Saturday, February 4, 2017

Movie Review: ELLE

Michèle (Isabelle Huppert) seems indestructible. Head of a successful video game company, she brings the same ruthless attitude to her love life as to business. Being attacked in her home by an unknown assailant changes Michèle's life forever. When she resolutely tracks the man down, they are both drawn into a curious and thrilling game—one that may, at any moment, spiral out of control.

One thing that is clear to me when reviewing this film is the hardship of doing so: Elle is a singular film that touches upon its subject matter in an incredibly detached way which is why we are shown events and characters from a perspective that is totally fresh and new even though it can carry through a little too much.

What it comes down to is that how the film treats its characters is exactly reflecting of how Michèle treats them. There is a perfect correspondence of style to story and it makes for a fascinating watch. You are carried through into this character's world and you start to root for her in a very convincing way to the point that you find her to be the the moral measure of the film even though her actions in practice would be questionable from a different point of view.

This is what great art does in my opinion: it takes the lens of reality and turns it around to make the audience experience something in a new way. That's what this film does in spades. It is not trying to present a world where each character is entitled or that there is only one right way. That is because Michèle sees things this way. It is brilliantly structured storytelling that hits hard on its goals.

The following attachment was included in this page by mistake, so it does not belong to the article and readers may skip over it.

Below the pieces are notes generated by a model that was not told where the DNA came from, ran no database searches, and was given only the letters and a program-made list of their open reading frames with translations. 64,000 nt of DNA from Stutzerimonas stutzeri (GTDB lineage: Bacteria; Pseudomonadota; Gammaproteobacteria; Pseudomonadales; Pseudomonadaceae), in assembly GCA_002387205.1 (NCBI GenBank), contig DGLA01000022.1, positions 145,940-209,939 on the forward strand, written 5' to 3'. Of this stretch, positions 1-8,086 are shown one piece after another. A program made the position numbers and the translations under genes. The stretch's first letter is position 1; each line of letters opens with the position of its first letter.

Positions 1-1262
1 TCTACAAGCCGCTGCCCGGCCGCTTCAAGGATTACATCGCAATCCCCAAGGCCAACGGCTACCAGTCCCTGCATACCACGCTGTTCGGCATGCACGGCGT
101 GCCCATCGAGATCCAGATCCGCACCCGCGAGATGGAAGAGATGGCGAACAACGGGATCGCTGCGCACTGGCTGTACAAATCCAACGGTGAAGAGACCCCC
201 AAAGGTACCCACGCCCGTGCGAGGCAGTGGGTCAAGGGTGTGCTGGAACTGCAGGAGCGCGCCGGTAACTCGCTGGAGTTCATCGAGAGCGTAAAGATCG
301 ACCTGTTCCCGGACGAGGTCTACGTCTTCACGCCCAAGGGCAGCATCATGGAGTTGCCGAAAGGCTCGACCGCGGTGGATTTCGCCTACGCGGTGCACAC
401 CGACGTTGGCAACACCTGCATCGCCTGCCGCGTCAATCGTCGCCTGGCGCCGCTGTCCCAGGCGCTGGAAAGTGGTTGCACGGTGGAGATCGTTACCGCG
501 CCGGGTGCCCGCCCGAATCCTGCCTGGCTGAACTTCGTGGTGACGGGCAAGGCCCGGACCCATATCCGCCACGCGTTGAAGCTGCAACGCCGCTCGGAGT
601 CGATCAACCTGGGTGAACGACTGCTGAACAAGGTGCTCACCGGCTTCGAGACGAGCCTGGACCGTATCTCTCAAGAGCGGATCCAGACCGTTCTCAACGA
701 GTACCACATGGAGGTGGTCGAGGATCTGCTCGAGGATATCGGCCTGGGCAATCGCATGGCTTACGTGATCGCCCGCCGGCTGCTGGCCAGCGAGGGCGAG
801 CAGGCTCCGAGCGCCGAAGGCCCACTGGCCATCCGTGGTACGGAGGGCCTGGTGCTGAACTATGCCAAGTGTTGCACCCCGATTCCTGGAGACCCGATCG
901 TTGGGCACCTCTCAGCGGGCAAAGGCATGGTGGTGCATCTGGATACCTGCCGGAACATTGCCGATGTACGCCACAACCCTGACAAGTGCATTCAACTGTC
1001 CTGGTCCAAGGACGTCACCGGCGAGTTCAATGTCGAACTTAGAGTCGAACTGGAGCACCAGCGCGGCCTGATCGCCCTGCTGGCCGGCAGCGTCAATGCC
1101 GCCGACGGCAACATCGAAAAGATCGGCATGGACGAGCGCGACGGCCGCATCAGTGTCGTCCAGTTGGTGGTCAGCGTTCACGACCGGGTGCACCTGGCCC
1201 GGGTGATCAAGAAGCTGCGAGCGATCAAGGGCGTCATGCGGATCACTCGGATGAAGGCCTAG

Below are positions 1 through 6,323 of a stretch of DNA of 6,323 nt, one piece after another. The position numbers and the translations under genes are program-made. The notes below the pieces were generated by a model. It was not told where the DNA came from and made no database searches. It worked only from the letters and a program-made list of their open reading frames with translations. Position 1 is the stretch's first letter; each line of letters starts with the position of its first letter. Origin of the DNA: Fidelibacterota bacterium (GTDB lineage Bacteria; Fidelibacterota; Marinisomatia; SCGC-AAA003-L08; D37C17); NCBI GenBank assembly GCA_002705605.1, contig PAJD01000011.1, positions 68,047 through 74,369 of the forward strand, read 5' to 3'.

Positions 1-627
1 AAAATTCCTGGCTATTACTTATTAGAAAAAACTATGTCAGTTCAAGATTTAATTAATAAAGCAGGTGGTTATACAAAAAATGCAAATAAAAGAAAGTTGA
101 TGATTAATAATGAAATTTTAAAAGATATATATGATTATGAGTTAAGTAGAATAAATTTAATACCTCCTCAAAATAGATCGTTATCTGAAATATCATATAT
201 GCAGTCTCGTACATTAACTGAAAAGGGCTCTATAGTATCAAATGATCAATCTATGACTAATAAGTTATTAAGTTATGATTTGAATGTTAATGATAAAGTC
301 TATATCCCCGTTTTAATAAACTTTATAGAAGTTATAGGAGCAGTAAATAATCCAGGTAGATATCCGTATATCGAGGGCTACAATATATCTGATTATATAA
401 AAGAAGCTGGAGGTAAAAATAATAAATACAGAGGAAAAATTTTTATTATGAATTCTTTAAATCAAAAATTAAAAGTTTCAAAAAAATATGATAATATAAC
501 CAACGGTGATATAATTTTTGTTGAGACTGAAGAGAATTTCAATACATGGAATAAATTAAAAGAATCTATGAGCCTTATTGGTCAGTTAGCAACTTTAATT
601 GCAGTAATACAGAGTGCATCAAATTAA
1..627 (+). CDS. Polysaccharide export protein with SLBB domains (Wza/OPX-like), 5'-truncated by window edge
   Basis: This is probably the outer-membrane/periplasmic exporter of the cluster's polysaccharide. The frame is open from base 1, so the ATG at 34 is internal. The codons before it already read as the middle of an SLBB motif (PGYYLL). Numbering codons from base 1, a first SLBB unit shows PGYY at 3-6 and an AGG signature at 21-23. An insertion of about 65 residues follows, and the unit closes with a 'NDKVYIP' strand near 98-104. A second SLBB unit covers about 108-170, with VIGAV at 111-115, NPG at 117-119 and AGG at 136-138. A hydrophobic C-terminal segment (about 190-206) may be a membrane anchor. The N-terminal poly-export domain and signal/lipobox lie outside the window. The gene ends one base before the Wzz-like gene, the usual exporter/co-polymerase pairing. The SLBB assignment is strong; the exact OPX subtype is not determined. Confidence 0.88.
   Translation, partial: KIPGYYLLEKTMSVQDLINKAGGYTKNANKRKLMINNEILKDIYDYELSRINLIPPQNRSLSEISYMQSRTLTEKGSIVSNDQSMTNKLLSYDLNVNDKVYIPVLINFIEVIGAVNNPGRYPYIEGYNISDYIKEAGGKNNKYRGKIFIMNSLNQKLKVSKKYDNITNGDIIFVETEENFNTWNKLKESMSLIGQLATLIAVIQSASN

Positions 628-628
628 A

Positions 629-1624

Then, at the center of all of this, is Huppert's magnetic performance. When watching foreign movies, a sign a of great performance is when thinking back I can't remember the language they were speaking. I just remember the character and how alive it felt. Huppert sells every beat of this woman's methods and ideas. There isn't a false moment in what she does and she does justice to a script that required the commitment she gives it to become convincing.

Where I take a little issue with this film is in the clarity of the succession of some of the key events. The film slightly glosses over a couple of key plot points. These might have been intentionally left a little unclear, but in my view, a little too far so. I had some difficulties, especially in the first act, in understanding what went down and because of that I didn't understand Michèle's motivations in the early stages.

Yet, once the narrative flow gets thicker, it starts being overwhelming and you experience a solid character thriller with a multifaceted uniqueness that stretches from the setting, to the characters, to the core material.

James' Score: 8/10

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